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Gathered Rectangular Cloaks
The Rectangular cloak is the simplest and most romantic minimal sewing cloak, in fact it can be as simple as wraping yourself in a blanket, which is warm and convinent. However I know that everyone love a full flowing cloak They are usually made of a rectagular piece of fabric gathered in to a large collar. There is a good commercial pattern available from Folkwear number 207.

Measure from the nap of your neck, over you shoulder and down to floor. or to whatever length you wish.

The collar should be as long as your head is round. it must be so big so it can be won over the collar of other garments and still be comfortable.

Lay out your fabric cut three, four or five panels depending on how full you want your cloak. Also depending on how much and wide your fabric is, but remember it all has to be gathered into the collar and the more fabric you start with the more has to go in to the collar and the thicker it will get so how some restraint. or consider a gored and gathered cloak Then sew the salvages of the panels together so you get a big rectangle, do not cut the hem yet. Do the same cutting for a lining fabric adjusting it if you want a turned over edge facing or sewn-on facing.

Sew both ends of the linings to the ends of the outer fabric (right-sides together) and add a strip of interfacing 3 to 6 inches wide. the interfacing will stiffen and maintain the straitness of the front edges of the cloaks Then turn right-side out.

Once right sides out, topstitch the linings to the outer layer so that they will be as one fabric from now on. Arrange the fabric in box pleats or knife pleats in either direction from the center, what ever pleats you like or can, just get the fabric in the collar. want to know the secret to Gathering perfect pleats

If you're going to gather knife pleats the best pattern for them is to have the knives lying to the back like in this diagram were the front is at tne bottom the back at the top, the line inside is like the twill tape, Small box pleats will also work fine but don't let your pleats be more than around a half inch.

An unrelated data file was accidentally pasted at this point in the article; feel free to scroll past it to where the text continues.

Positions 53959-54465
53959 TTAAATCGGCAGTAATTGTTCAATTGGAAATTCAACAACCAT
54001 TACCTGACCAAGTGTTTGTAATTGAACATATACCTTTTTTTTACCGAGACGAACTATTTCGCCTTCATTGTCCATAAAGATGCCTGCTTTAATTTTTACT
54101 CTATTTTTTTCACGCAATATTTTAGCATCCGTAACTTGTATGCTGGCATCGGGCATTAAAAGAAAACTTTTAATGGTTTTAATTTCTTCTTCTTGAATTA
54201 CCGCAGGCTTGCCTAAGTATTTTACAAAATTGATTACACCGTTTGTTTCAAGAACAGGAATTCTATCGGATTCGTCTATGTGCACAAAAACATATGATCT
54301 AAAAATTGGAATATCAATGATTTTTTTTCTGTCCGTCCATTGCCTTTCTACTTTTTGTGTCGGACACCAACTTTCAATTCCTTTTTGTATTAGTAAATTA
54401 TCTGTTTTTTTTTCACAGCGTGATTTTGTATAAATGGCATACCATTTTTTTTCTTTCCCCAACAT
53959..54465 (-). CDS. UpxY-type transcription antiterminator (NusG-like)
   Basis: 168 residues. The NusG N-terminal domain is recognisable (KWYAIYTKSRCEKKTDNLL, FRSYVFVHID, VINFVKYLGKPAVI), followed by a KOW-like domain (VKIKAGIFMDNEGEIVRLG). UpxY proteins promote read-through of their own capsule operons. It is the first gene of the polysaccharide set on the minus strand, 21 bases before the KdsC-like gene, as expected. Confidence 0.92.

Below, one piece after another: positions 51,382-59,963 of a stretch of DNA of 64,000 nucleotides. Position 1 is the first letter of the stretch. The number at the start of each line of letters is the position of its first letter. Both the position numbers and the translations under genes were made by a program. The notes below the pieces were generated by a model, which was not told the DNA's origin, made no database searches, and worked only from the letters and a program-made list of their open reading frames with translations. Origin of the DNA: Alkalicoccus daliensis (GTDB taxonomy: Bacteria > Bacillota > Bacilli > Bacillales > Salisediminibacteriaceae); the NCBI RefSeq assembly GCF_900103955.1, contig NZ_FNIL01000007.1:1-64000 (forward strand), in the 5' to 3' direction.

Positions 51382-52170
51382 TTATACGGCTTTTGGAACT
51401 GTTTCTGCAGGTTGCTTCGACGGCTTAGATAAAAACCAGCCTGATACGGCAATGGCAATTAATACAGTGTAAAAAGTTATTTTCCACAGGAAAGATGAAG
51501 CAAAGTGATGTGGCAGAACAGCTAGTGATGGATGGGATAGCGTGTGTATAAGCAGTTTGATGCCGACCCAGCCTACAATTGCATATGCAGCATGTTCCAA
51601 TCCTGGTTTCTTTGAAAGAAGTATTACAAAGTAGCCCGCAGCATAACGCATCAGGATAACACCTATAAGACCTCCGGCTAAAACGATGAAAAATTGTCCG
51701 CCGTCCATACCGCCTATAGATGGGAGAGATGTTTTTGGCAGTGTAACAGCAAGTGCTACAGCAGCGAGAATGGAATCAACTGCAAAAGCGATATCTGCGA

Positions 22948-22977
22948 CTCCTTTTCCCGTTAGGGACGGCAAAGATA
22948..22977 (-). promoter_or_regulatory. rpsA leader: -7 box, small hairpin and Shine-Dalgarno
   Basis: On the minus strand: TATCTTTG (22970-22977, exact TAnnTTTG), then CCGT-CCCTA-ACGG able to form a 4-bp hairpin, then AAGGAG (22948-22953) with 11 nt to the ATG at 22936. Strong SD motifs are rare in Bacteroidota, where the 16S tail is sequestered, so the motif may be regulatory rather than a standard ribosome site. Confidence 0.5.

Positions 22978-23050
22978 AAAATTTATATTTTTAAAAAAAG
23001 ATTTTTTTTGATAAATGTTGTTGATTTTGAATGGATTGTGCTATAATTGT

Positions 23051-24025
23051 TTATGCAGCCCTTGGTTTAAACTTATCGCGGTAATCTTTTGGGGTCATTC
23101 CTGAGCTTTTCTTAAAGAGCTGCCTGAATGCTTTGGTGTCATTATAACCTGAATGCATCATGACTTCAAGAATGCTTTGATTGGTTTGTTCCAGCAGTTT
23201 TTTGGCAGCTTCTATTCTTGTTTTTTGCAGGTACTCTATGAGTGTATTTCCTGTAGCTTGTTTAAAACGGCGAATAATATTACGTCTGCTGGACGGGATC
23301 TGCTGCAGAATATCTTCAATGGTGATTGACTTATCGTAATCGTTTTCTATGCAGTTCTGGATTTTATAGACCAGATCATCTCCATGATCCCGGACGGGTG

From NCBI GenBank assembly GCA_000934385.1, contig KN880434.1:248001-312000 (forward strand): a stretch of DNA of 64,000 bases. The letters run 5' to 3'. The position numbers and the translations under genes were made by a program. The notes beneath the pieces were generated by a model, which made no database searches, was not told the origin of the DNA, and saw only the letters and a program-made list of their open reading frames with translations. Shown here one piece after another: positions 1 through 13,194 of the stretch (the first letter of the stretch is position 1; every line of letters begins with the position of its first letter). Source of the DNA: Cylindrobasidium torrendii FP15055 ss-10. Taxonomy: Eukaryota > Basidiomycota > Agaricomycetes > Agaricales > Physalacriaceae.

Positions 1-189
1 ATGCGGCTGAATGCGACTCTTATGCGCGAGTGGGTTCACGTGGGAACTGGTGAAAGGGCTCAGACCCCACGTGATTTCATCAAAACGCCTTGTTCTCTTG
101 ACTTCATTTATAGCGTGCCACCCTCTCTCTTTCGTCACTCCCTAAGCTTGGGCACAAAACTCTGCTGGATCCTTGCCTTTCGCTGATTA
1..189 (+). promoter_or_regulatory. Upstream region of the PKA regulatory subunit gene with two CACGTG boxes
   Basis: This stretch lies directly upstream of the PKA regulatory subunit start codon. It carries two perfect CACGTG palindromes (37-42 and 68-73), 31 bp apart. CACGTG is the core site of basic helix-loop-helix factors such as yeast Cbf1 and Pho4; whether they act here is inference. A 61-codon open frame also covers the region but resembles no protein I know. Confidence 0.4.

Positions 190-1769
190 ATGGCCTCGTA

The pattern for the collar is not carved in stone they can be of many kinds, I like this one which is rather like that of the Kinsale cloak and many other coats. Inside the collar you should have some interfasing to help suport the lower part that will bee standing when you wear the cloak.

So then sew the collar on the body of the cloak if you're going to have a remoovable hood sew buttons to the collar so when the hood is not on the buttons are hidden under the folded collar.

with the collar done hang the cloak up so it can feel its weight Now that the cloak has been hanging for a long enough time to do all of the stretching and distorting it will do, and this kind of cloak will nor distort as much as a circle cloak because it's all hanging on the grain, no bias parts.

When when it's hung long enough you hem it, but it on yourself as you will wear it, stand on a chair, table or the floor if you can mannage, and get a frind to mark, or cut it as chair or what would be floor level. THis way when you turn up the hem it won't drag on the floor or mud. When you hem the lininghem it a littl higher. becuse it will not shink as much as the outre fabric and you don't want it to show all the way along the hem

You can make a spectacular cloak with a full circle or more of gores. and if you want the most spectacular cloak in the world you could go with a gathered gored claok, make a big arch of gores and line it and gather it to a collar and if you like put on a sholder cape or two or five.

Learn more about Gores here

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2006 March 28